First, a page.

The plaza, Calixte says, is slated for some fantastic renovations next year, so he and his colleagues want to bring a community together around the space before that work begins. “We’re looking forward to making the most of this year,” he says, “to make sure that people know what’s happening in the plaza, and then when the final project is ready to go, people will be excited to get back to it. We think that the wifi and upping our social media campaign will help boost the image of the plaza.”
To donate, visit the project’s campaign page here.
- Gorgeous new shade structure for teeny-tiny Fulton Plaza, in Fort Greene, Brooklyn
Maria Nikolovski, an architecture student at Pratt, walks through Fulton Plaza all the time, on her way to school, or to Fulton Street’s hip cafes and restaurants. She and her peers have always wanted to create a piece of work for their Fort Greene/Clinton Hill community, but until now, they’ve never had the chance. The funding wasn’t there, and local projects weren’t a part of their coursework. Most Pratt architecture student projects over the years have actually been abroad. So when student design group PrattSIDE came into some grant funding, they knew just how to use it.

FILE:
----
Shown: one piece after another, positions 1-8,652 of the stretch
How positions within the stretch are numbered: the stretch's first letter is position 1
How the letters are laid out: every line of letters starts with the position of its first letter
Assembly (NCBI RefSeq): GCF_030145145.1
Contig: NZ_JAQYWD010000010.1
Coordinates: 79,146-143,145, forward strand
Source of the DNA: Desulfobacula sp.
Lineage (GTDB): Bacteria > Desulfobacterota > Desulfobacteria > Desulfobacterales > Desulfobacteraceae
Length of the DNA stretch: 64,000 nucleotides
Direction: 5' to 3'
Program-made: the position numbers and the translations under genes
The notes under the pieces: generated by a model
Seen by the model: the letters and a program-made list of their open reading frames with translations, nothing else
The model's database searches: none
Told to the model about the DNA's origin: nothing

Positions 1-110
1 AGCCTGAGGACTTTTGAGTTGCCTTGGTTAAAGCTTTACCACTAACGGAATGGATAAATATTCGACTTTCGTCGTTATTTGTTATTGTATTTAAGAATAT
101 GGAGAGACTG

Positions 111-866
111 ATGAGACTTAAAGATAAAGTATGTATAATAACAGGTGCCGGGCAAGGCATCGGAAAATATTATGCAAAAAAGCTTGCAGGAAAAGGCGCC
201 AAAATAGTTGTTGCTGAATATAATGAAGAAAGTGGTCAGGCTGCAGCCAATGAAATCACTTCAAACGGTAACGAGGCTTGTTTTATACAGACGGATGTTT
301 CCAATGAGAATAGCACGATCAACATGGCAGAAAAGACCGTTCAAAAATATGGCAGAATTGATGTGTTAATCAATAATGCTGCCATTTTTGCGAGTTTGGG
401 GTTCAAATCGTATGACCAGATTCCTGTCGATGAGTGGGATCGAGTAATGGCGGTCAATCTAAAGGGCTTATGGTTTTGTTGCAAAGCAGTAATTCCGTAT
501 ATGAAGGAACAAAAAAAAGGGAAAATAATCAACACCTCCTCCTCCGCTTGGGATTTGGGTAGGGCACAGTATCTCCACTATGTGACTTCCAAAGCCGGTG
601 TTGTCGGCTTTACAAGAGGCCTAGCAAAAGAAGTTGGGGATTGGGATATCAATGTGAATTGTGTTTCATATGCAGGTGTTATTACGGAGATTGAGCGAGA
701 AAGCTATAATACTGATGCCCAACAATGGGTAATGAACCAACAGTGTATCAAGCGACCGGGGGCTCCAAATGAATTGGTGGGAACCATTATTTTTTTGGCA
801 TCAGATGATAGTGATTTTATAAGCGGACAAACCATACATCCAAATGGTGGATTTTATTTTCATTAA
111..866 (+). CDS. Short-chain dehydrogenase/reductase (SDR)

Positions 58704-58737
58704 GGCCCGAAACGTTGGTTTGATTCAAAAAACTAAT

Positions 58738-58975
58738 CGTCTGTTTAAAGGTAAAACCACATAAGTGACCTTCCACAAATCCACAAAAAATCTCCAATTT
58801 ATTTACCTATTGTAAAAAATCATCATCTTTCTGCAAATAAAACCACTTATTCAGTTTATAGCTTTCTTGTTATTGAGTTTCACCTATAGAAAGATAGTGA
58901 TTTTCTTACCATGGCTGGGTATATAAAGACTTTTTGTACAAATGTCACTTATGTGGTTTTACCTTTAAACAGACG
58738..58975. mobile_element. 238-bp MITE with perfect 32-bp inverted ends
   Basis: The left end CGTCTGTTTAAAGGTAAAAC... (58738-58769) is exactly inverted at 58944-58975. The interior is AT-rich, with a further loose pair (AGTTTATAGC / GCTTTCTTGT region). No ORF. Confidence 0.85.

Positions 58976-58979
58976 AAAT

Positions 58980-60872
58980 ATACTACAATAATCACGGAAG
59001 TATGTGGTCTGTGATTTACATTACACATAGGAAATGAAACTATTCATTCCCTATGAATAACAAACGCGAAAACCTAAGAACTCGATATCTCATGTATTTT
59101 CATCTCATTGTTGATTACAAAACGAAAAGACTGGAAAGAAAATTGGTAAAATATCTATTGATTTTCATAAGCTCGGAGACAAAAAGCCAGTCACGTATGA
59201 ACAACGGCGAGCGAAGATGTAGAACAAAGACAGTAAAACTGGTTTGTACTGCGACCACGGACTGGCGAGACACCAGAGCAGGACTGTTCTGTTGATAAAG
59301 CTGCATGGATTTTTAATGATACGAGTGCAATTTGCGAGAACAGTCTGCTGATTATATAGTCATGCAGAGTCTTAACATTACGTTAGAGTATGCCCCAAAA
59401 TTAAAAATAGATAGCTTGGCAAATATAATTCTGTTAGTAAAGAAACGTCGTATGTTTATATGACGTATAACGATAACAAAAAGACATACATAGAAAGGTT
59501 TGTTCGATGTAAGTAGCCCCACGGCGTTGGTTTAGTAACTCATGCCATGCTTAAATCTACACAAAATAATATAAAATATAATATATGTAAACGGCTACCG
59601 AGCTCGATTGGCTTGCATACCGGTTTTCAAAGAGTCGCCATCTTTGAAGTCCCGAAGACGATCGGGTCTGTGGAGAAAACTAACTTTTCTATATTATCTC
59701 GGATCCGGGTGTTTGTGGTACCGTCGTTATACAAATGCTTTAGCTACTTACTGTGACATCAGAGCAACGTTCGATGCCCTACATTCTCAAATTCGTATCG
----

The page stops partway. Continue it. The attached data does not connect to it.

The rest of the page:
Coming to Fulton Plaza: a graceful shade canopy, made exclusively of steel and rope. Why steel and rope? They’re cheap, easy to use, and malleable (which will come in handy when the structure is moved, after its first 11 months, to an undecided new location). The inspiration came from the local community, via PrattSIDE’s partner, the Fulton Area Business Alliance (FAB); residents had reported that what they most wanted in the plaza was shade, shade, shade. The sun can be harsh in the Fort Greene/Clinton Hill area; mini parks abound, but in the in-between areas, you’re liable to get scorched.
Maria and her peers are thrilled to offer a taste of the Pratt aesthetic to the larger Fort Greene community. “In Fort Greene there’s a big art and design community,” she explains. “With Pratt Institute being one of the best design schools in the country, there’s so much of that kind of art energy in the area, and sometimes it isn’t represented well in the community. This building’s full of so much talent, and we’re really excited to release that into the community, and see what they have to say.”
To read more and donate, click here.